How did the leadership prepare for the strike? According to a September 26 Washington Post article titled, “Ripples Felt Beyond GM On 2nd Day of Strike”:

“A United Auto Workers official said on Tuesday that the union had taken into account GM’s inventory before the strike and had warned the automaker before negotiations began to build up inventories of key vehicle lines.”

What kind of “leadership” tells the company before hand to stockpile products before negotiations even begin? This kind of “partnership” is out and out betrayal of the interests of working people!

After two days on strike, GM relented to the “demand” for a VEBA. The national strike was called off with Gettlefinger saying of the tentative contract: “It’s an agreement we’re proud to recommend to our membership.” The new contract will freeze wages for 4 years and GM workers have all but officially lost their COLA. New hires will now receive a lower wage than current workers, and the UAW has agreed to allow “long term temporary employees” – i.e. without union representation. The GM contract was ratified by 66 percent of assembly workers and 64 percent of skilled trades workers.

The main reason for this result was the fear of further plant closings. Many recognized the contract as a laundry list of concessions, but with the threat of even more closures over their heads, the majority voted “yes”. For its part, the UAW leadership is just as responsible as the GM bosses for forcing a “fear vote”. The leadership only presented the membership with contract “highlights”, encouraged members to vote “yes” and rushed them off to vote. But in locals representing secure plants, the “no” vote carried big majorities. In GM’s Wentzville, MO plant, where production had previously been guaranteed until 2012, 70 percent of both skilled trades and assembly workers rejected the contract.

At Chrysler, a similar pattern was followed. After talks broke down on VEBA funding, the UAW called a strike affecting 19 of 24 Chrysler plants and parts facilities (the 5 un-struck plants were already idled). But the strike was called off after only 7 hours. The result? Chrysler workers are now being asked to accept two-tier wages, a VEBA and ambiguous production “guarantees”. Chrysler has “agreed” to a VEBA. The company has $18 billion in health obligations to its 78,000 retirees and dependents. But it has made it clear that it will give even less to its VEBA than GM did, which does not bode well for Chrysler retirees. The UAW negotiators also agreed to give Mopar auto parts transportation workers the axe by instituting two-tier wages for new hires and a buyout plan for current Mopar workers.

The production “guarantee” is even worse – it only promises to maintain current vehicle production. This means that the company has only agreed to not shut down plants mid-production, but after that, they are free to close plants at will. This is a production non-guarantee.

The UAW international leadership may have a hard time selling this contract to Chrysler workers. Unlike the situation at GM, Chrysler workers are dealing with a company owned by a private investment firm that is only interested in selling off the company for a quick profit. They are not interested in staying in the auto industry long-term. Chrysler workers know this and will have a lot of difficulty believing in the “guarantees” being offered. It will be more difficult for the bosses to use the “fear factor” as a battering ram to push through a concession contract, and this gives rank and file militants at Chrysler an opportunity to mobilize a “no” vote.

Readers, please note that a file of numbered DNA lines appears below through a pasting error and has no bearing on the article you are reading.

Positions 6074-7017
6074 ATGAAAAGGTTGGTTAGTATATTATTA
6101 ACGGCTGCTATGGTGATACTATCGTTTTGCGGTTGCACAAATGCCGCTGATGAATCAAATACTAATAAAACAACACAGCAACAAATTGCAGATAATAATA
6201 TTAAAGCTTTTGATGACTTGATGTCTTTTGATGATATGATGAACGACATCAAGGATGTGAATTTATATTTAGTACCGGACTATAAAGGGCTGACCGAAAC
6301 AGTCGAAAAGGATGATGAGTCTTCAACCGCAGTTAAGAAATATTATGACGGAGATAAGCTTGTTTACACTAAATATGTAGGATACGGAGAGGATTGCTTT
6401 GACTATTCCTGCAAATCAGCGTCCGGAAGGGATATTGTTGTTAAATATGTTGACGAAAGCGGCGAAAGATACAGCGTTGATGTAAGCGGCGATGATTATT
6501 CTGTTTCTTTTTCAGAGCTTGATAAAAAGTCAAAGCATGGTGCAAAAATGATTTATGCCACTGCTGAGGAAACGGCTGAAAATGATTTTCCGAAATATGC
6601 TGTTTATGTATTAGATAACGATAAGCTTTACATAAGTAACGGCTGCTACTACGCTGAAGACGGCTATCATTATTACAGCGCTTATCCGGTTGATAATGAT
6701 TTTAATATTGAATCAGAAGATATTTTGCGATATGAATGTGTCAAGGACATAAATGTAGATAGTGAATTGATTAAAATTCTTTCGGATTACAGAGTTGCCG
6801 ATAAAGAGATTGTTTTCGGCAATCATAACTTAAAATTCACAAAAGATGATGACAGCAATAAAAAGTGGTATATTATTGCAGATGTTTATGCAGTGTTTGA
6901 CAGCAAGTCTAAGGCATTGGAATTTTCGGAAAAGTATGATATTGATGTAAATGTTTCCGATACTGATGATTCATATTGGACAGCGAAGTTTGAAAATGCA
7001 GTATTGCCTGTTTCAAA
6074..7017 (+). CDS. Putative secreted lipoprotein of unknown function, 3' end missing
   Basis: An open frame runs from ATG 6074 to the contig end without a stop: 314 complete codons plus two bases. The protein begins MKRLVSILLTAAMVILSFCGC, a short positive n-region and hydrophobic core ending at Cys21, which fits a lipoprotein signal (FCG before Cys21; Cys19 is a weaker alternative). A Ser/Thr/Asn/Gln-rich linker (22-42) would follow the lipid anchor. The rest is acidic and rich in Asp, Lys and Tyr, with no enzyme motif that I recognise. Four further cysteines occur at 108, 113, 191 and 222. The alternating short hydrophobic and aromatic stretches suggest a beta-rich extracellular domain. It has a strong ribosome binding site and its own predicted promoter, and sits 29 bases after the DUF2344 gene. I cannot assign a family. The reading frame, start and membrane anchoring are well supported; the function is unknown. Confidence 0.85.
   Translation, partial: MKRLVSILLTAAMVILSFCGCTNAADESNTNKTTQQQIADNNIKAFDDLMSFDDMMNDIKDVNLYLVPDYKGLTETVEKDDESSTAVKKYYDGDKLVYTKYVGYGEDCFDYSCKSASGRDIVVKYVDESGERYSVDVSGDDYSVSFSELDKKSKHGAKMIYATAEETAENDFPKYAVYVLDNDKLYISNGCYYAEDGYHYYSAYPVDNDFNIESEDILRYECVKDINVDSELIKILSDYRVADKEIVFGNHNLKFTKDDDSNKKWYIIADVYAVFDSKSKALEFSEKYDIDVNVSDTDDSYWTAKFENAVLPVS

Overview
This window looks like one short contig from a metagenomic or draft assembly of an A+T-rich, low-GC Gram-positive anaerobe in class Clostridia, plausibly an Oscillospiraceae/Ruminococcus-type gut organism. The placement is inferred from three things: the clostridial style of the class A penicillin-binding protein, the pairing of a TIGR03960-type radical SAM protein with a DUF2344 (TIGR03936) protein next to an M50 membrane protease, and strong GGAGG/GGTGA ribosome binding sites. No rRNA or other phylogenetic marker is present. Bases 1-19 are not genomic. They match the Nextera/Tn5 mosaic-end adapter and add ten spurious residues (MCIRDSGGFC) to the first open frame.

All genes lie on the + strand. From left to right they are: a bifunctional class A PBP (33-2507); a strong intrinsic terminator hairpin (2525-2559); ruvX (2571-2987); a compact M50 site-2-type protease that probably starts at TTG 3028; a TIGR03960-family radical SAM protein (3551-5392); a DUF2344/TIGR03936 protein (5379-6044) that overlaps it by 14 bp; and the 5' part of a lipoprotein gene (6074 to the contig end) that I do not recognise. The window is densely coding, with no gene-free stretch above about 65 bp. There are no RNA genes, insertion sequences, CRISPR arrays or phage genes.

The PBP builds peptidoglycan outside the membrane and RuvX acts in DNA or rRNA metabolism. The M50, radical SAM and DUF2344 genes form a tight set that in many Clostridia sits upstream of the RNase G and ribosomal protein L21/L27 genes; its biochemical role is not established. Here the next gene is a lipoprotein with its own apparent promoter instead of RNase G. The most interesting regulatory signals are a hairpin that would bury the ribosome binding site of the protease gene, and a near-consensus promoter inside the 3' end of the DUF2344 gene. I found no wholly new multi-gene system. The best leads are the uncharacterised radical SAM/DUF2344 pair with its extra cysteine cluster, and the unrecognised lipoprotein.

A New Policy is Needed!

The 2007 auto contract talks and the GM and Chrysler strikes have proven once again that UAW “partnership” with the bosses only serves to undermine auto workers’ interests. Concession contracts have been foisted on GM and Chrysler workers and more than likely the same will happen at Ford. The strikes at GM and Chrysler were called for no other reason than to cover the UAW leader’s backsides while they sold out the wages, health and job security of active workers and retirees. Many workers at GM and Chrysler were prepared to fight, but the leadership mobilized for concessions, not for a defense of past gains. In the case of the GM strike, the “teamwork” between the UAW leaders and the GM bosses ensured beforehand that workers and retirees would get the shaft. Gettlefinger & co. surrendered without a fight.

It is one thing for a union to be forced into giving concessions to the bosses after a defeated strike. But this is not what happened at GM and Chrysler. Instead, the UAW leadership voluntarily came prepared to offer concessions to help the bosses’ bottom line. They have the perspective that what is good for the company is good for the workers; therefore workers have to be prepared to make concessions to bolster the bosses’ profits.

Unfortunately, we have again had to learn the hard way that what is good for the bosses is not good for us. “Partnership” with the bosses is like the partnership between a horse and its rider. The “teamwork” caucus in the UAW has led auto workers from one defeat to another and they can’t do otherwise. The only way that auto workers can turn their union around is by organizing and mobilizing the rank and file for change.

An industry-wide class struggle current is needed. It is clear that formal democracy is not enough to ensure that the elected leadership acts according to the rank’s interests and demands. A network linking rank and file militants across the UAW could counter the fear and confusion tactics used by the bosses and the pro-company leadership, and support those leaders that do mobilize the membership against the bosses’ attacks.

Militants in the UAW have an opportunity to use the justified anger and resentment in the ranks to organize for change in the union. A class struggle current basing itself on this experience is the key to the future of the UAW, to ensure the union does what it is supposed to do: fight in the workers’ genuine interests.

* “NO” to Concessions!

* For a Class Struggle Policy!